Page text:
We know that what happens in the mouth doesn’t stay in the mouth – but the connection of the oral cavity with the rest of the body goes well beyond chewing, swallowing, and digestion.
The healthy human oral microbiome consists not only of clean teeth and firm gums, but also of energy-efficient bacteria that live in an environment that is rich in blood vessels and enables the organisms to communicate constantly with cells and proteins of the immune system.
A growing body of evidence has shown that this system, which seems so disconnected from the rest of our bodies, actually has a huge impact on and is influenced by our overall health, said Purnima Kumar, professor of periodontics at Ohio State University , at a science conference this week.
For example, it has long been known that type 2 diabetes increases the risk of gum disease. Recent studies showing how diabetes affects the bacteria in the mouth explain how treating periodontal disease, which changes oral bacteria, also reduces the severity of the diabetes itself.
Associations have also been found between oral microbes and rheumatoid arthritis, cognitive skills, pregnancy outcomes, and heart disease, supporting the belief that an unhealthy mouth can go hand in hand with an unhealthy body.
What happens in your body affects your mouth, and that in turn affects your body. It really is a cycle of life. “
Purnima Kumar, Professor of Periodontics at Ohio State University
When the American Association for the Advancement of Science (AAAS) addressed this year’s annual meeting on dynamic ecosystems, Kumar saw the opportunity to put the mouth on the map as a living microbial community that can tell us a lot about ourselves.
“What’s more dynamic than the gateway to your body – the mouth? It’s so ignored when you think about it, and it’s the forward-facing part of your body that is in contact with the environment, and it’s with this entire tube system connected. “She said. “And yet we study everything except the mouth.”
Kumar organized a session at the AAAS meeting today (February 8, 2021) entitled “Killer Smile: The Link Between the Oral Microbiome and Systemic Diseases”.
The oral microbiome refers to the accumulation of bacteria – some helpful to humans and some not – that live in our mouths.
Kumar led and collaborated on recent research that further elucidated the relationship between oral health and type 2 diabetes, first described in the 1990s. She was the lead author of a 2020 study comparing the oral microbiomes of people with and without type 2 diabetes and how they responded to non-surgical treatment for chronic periodontal disease.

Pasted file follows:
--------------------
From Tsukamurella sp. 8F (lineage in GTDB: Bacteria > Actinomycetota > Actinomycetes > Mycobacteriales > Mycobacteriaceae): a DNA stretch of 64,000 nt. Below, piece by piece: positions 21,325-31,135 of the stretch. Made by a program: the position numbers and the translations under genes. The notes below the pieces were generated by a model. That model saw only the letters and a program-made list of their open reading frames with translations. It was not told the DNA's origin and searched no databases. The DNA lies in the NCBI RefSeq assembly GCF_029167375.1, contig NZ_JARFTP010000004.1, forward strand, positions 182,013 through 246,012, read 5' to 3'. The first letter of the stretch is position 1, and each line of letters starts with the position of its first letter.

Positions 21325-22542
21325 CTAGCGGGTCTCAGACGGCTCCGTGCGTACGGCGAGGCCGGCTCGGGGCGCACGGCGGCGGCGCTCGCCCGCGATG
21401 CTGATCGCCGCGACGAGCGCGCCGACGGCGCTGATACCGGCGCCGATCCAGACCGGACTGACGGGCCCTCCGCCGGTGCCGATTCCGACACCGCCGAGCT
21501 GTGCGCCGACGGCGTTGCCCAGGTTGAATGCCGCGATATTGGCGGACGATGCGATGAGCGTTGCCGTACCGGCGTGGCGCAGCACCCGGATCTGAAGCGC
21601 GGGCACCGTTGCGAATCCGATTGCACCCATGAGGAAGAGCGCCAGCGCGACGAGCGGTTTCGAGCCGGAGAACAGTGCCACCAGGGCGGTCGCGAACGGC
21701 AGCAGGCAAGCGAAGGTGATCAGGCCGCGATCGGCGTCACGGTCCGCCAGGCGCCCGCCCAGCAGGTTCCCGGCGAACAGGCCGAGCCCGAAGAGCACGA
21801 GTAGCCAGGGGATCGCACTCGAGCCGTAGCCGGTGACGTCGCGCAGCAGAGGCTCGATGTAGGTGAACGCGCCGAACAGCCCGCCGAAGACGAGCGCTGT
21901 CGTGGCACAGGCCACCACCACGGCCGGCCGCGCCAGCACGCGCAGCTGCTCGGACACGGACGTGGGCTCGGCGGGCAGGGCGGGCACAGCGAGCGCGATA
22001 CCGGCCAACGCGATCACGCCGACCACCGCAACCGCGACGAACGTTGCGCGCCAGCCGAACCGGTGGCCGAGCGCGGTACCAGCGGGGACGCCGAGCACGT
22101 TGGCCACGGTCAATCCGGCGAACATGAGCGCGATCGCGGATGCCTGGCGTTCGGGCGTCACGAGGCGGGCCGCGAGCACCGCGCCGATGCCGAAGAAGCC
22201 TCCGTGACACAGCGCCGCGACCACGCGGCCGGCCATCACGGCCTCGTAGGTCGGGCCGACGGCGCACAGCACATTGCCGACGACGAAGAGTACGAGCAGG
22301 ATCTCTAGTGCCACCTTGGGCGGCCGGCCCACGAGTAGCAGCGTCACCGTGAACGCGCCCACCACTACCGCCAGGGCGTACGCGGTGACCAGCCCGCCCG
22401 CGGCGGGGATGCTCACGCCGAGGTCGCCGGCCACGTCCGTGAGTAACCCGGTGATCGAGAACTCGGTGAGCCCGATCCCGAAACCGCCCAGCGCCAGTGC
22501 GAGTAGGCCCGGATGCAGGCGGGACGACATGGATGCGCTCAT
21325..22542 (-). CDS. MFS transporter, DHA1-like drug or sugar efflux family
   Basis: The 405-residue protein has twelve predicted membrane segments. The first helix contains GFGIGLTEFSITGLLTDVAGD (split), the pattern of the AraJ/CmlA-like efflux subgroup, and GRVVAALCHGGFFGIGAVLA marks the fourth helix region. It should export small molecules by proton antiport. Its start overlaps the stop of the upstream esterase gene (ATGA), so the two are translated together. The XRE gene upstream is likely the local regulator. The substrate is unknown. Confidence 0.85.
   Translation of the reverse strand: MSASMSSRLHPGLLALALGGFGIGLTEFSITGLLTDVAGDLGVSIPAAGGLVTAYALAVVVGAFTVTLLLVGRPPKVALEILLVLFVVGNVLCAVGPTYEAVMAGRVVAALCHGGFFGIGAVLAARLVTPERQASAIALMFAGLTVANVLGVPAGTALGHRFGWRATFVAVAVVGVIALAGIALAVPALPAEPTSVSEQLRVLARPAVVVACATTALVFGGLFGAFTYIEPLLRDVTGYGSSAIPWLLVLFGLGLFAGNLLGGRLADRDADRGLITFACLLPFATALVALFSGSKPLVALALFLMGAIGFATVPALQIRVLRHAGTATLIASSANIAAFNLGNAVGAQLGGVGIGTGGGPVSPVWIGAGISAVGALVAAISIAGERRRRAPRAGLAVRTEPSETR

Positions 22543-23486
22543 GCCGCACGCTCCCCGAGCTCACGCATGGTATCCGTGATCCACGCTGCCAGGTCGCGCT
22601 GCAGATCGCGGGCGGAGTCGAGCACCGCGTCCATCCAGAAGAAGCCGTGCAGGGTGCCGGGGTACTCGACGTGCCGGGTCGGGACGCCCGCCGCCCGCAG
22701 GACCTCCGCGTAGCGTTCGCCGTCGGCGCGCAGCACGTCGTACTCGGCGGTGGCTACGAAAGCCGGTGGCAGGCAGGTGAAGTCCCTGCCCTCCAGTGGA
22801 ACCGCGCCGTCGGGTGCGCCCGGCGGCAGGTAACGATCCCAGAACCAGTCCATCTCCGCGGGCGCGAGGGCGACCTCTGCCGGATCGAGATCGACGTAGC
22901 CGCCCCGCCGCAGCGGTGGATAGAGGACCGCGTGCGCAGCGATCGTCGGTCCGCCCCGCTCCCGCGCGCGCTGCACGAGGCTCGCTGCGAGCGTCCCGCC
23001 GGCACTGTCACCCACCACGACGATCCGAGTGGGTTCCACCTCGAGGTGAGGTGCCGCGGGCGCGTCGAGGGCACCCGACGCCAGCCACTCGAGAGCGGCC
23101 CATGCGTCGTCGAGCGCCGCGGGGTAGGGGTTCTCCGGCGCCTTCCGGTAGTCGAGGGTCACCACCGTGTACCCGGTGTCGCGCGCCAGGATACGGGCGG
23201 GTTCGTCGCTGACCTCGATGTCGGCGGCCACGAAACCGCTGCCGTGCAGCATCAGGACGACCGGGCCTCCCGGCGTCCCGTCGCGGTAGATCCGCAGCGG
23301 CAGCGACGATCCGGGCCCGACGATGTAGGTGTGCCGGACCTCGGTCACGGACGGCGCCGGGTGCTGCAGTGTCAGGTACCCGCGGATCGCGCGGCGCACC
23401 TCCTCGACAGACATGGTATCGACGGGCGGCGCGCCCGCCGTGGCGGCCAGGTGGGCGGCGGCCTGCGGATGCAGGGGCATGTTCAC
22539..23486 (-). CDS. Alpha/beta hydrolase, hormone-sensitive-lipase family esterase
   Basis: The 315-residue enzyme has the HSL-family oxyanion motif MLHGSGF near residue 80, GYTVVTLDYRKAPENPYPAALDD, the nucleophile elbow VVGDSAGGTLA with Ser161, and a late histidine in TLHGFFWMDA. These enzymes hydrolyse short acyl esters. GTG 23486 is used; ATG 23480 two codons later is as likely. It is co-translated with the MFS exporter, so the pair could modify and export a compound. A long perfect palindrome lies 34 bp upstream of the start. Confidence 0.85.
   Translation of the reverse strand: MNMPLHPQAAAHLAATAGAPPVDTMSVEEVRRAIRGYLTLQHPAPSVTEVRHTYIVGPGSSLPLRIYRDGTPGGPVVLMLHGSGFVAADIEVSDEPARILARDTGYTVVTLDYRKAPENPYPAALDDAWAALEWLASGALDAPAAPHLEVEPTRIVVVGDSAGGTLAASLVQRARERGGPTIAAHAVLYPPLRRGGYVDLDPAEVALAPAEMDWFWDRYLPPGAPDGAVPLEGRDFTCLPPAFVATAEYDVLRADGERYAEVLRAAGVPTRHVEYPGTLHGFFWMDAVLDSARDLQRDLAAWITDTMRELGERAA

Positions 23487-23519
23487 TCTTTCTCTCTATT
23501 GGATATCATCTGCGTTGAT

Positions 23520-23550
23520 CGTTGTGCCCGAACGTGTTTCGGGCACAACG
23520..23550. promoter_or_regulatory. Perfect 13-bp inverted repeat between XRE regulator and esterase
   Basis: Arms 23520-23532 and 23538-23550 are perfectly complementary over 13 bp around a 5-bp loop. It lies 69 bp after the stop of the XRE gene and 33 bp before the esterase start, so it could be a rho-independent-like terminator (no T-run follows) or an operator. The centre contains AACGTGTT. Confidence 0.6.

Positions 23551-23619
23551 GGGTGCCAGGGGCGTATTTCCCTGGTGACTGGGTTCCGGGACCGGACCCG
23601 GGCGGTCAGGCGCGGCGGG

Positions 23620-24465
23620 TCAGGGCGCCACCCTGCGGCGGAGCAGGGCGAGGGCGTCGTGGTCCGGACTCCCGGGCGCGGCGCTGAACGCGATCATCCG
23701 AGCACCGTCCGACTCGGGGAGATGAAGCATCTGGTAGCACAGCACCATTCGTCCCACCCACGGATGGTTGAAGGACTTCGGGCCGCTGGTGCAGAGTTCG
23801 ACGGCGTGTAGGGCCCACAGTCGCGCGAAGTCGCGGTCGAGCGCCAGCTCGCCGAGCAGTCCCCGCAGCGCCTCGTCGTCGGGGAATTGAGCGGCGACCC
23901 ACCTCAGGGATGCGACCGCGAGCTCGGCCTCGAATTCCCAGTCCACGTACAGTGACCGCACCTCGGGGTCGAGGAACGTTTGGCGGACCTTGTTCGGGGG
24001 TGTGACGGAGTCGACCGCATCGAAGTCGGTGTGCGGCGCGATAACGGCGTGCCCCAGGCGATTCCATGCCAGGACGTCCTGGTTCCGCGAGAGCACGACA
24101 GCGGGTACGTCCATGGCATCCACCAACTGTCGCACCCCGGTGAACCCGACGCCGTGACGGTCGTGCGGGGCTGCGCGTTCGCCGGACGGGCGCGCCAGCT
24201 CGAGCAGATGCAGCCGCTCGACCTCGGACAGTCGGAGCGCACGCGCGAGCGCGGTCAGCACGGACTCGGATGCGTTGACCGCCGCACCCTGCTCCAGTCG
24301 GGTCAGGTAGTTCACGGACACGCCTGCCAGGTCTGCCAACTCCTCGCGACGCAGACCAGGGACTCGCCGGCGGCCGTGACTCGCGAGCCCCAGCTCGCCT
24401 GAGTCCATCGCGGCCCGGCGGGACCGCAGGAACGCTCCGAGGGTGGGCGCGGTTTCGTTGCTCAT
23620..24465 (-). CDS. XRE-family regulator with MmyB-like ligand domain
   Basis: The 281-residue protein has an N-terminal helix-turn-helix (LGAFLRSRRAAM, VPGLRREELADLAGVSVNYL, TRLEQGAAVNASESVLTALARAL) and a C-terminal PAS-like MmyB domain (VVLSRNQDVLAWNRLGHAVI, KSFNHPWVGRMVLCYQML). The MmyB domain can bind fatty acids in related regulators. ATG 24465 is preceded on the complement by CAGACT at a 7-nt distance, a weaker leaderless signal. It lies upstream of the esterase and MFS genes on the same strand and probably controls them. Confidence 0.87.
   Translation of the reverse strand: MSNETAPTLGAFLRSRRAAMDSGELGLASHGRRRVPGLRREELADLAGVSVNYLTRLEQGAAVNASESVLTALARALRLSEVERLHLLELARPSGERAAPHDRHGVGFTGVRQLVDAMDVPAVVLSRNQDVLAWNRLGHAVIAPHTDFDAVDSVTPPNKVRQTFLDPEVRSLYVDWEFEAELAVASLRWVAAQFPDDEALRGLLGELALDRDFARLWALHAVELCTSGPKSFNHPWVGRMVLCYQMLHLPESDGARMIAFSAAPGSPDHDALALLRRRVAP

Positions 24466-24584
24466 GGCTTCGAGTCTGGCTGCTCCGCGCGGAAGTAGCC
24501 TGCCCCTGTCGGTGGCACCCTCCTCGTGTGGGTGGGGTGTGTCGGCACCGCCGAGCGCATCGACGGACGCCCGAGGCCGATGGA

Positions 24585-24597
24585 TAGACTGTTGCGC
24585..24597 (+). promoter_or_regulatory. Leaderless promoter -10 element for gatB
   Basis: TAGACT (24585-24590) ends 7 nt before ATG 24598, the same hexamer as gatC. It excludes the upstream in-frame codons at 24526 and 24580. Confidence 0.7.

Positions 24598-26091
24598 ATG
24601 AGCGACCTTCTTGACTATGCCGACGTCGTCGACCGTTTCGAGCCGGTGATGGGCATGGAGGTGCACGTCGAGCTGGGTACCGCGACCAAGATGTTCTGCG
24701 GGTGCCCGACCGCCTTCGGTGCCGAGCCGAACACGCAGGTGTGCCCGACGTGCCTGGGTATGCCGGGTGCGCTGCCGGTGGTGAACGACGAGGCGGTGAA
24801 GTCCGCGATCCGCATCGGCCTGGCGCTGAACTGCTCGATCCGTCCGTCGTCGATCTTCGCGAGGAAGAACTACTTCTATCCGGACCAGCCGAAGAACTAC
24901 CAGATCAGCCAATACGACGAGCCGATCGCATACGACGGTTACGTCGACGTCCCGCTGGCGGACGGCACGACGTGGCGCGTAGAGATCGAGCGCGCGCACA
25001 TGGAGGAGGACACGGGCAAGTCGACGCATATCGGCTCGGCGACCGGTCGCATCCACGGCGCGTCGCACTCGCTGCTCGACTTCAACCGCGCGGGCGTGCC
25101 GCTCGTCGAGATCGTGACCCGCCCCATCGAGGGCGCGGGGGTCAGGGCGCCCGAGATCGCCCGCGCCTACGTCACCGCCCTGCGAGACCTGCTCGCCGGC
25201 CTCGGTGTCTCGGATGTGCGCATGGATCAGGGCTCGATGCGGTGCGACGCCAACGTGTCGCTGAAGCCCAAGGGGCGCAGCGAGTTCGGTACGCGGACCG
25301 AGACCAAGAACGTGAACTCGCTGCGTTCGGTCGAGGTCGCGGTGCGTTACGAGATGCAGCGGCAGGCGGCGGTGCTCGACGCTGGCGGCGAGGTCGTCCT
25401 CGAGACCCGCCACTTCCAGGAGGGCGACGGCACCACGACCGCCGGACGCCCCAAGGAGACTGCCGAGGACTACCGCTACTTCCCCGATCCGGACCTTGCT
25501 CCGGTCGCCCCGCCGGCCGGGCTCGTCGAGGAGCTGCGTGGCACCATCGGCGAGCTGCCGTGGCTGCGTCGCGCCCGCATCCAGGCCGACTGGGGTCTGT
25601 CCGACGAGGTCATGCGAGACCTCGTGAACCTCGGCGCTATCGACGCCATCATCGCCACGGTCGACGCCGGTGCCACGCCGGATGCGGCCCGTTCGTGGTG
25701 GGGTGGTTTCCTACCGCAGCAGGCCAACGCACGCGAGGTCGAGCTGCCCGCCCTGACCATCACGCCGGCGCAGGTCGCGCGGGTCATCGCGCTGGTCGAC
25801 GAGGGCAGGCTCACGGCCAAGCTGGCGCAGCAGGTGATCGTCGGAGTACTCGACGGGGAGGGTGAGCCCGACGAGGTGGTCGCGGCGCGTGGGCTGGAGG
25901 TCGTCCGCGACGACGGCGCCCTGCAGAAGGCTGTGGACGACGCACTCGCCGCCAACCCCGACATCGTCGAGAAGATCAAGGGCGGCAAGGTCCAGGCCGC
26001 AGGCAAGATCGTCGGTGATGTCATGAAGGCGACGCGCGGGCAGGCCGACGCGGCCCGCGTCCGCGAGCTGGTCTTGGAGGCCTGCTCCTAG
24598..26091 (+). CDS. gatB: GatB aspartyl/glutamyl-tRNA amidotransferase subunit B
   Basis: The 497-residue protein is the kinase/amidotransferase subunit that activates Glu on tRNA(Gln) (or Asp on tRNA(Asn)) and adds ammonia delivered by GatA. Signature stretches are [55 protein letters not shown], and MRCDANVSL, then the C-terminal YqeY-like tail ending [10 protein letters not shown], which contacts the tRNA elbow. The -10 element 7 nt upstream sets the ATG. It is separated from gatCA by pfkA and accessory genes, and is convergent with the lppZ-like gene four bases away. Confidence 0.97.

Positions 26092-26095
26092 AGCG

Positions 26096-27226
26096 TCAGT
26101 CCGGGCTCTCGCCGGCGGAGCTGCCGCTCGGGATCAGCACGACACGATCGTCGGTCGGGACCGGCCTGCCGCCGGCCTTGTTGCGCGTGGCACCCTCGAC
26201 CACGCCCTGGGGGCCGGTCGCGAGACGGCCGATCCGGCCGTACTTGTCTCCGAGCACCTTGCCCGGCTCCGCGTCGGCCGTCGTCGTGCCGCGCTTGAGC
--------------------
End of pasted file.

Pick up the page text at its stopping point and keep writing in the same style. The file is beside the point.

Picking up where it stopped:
The team found that periodontal disease allows bacteria – and not the human host – to take over the reins in determining the mix of microbes and inflammatory molecules in the mouth. Treatment for gum disease eventually restored a normal host-microbiome relationship, but more slowly in people with diabetes.
“Our studies have concluded that people with diabetes have a different microbiome than people who are not diabetic,” said Kumar. “We know that changing the bacteria in your mouth and restoring the bacteria your body knows as healthy and friendly bacteria actually improves your blood sugar control.”
Although much remains to be learned, the fundamentals of this relationship between the oral microbiome and systemic disease have become clear.
Oral bacteria use oxygen to breathe and break down simple molecules of carbohydrates and proteins to stay alive. Something as simple as not brushing your teeth for a few days can trigger a cascade of changes that stifle oxygen supply and cause microbes to enter a fermentative state.
“This creates a septic tank that produces by-products and toxins that stimulate the immune system,” said Kumar. This is followed by an acute inflammatory response that produces signal proteins that bacteria consider food.
“Then this community shifts – it’s an ecosystem – organisms that can break down protein grow more, and organisms that can breathe in an oxygen-deprived environment grow. The bacterial profile and, most importantly, the function of the immune system change.” She said .
The inflammation opens the pores between the cells that line the mouth and leaks the blood vessels, allowing the unhealthy bacteria to circulate throughout the body.
“The body creates inflammation in response to these bacteria, and these inflammatory products also go into the bloodstream. Now you are being hammered twice. Your body is trying to protect you and turn on itself,” said Kumar. “And these pathogens have a field day and cross boundaries they should never cross.”
The exact mechanisms of the links between the oral microbiome and certain diseases are complex and still being studied, but the secret to a healthy mouth is no secret at all: preventing oral disease is as simple as brushing and flossing and visiting the dentist twice a year for one professional cleaning, said Kumar.
The U.S. Surgeon General’s Office announced in 2018 that it had commissioned an update to its 2000 oral health report, which was the first to be published on the subject.
Kumar said that the national emphasis on oral health as an integral part of general wellbeing supports her argument that the mouth should be an “equal opportunity player” in determinants of health.
“Put my mouth back in my body – that’s my goal here,” she said.
Kumar, PS, et al. (2020) Subgingival Host-Microbial Interactions in Hyperglycemic Individuals.
Journal of Dental Research. doi.org/10.1177/0022034520906842.